The term “sustainable” relates to a concept called the "Triple Bottom Line” (TBL): People, Planet, and Profit (the three P’s), endorsed by the United Nations in 2007 for urban and community accounting.
American suburban land planning is about the SBL (Single Bottom Line): Profit. In city after city, mindless cookie cutter subdivisions, with characterless architecture, serve cars more than people. This dysfunction is caused by the boiler-plate regulations; engineers adhere to the minimum dimensions mandated by city ordinances to gain density, which maximizes developer’s profits. City council and planning commission members are appalled by the monotonous plans developers submit. Subdivisions that meet the minimums must be eventually approved. Developers are judged as evil, but they rely on the engineer who simply follows the city rules. Everyone mistakenly trusts that the consultant whose business card says “Land Planner” is the expert who will lay out the best development. However, “Land Planning” is not a regulated profession.
What? Astonishingly there are no regulatory requirements to prevent anyone from representing him or herself as a land planner... you too can become one by simply printing the title on your business card, and everyone will assume that you, too are an expert. The suburbs have been ripe for a preferable system, one that we call 'Prefurbia'. The concept was recently featured in Environmental Protection because of its potential for urban renewal. In terms of what it can do for suburbs, compare Conventional development to Prefurbia in terms of the three P’s of sustainability:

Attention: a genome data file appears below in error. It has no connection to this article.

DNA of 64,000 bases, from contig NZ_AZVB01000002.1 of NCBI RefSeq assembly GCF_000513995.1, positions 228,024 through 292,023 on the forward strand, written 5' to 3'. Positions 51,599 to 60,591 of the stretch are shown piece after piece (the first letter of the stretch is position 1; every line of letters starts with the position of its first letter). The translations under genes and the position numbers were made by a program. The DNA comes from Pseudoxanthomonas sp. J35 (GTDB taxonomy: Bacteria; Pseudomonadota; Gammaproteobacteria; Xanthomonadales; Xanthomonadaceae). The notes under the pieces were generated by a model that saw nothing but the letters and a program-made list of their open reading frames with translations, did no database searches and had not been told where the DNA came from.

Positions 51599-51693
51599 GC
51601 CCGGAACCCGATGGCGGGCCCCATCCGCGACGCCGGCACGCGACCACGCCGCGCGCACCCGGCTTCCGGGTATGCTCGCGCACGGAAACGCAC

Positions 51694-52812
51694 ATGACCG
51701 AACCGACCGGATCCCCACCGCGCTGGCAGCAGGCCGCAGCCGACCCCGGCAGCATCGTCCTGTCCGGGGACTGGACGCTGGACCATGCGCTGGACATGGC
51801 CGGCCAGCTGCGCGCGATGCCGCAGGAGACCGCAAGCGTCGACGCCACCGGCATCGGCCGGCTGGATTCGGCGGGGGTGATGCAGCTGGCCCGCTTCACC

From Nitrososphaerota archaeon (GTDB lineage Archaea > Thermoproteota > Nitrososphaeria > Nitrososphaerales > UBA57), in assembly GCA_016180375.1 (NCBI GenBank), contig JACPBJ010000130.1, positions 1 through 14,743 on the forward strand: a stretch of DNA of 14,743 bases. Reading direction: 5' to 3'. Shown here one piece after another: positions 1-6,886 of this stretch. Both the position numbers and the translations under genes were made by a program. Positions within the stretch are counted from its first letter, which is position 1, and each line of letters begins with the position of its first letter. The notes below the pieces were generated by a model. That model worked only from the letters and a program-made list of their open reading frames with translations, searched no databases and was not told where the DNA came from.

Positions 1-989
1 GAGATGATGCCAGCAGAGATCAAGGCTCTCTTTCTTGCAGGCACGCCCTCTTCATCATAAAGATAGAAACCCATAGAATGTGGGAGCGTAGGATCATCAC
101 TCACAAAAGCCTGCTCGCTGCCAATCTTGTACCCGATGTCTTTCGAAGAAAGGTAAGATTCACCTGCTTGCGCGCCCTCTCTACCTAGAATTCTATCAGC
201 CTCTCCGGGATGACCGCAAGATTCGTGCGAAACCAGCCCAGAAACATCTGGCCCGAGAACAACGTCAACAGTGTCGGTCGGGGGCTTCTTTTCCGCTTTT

People: Conventional Subdivision
The land planner subdivides lots into ordinance minimums. If the city requires that a percentage of the site be set aside for open space, the area likely to be chosen is one that would not be fit for construction, rather than the best open space location for residents. Streets are designed first, then lots. No attention is given to the home or townhome unit other than a “pad” size to fit the structure. The main design focus is always the street layout (also true in Smart Growth plans). If there are any walkways, they parallel the street edge. The typical suburban maze-like street pattern is often difficult to drive through, and even more difficult for pedestrians, which further encourages a drive over a stroll. Suburban Land Use Transitions (zoning) place the lowest income (highest densities) in the most undesirable places. Positioning a high concentration of families overlooking loading docks along the rear of strip retail centers is not just acceptable, it’s encouraged.
In Prefurbia, the Neighborhood Planner designs the pedestrian system first. Destinations for the walks are targeted as a basis for the open space “system,” assuring convenient pedestrian connectivity through the developers land. This is called a Pedestrian Oriented Design (POD). In Prefurbia, the suburban desire for space reigns supreme. Each home, attached or detached, is designed to assure that living areas are placed along the best views, giving the illusion of low density. The consultants who design the Prefurbia neighborhood (architects, planners and engineers) must do something that is foreign to them: they need to actually talk to each other! The architectural floor layouts, interior walls and window locations are an integrated component of the overall neighborhood, a first for land planning. Housing is situated so that each home sculpts a unique streetscape, eliminating monotony while embracing individualism (even if the architecture is somewhat repetitive).
Prefurbia land use places higher density along the most desired site amenities without regard to residents income. In the design process, all income levels are treated as upper class. This new land use theory is called Connective Neighborhood Design (CND).
Retail in Prefurbia is called the Neighborhood Marketplace. Neighborhood congregation areas such as patios, boardwalks, decks, ponds, etc., are placed along the rear of retail centers, which are also main pedestrian destinations. Since the Prefurbia pedestrian systems are separate from streets, there are few conflict points with vehicles. When walks are situated along streets they meander gracefully as far from the street edge as possible.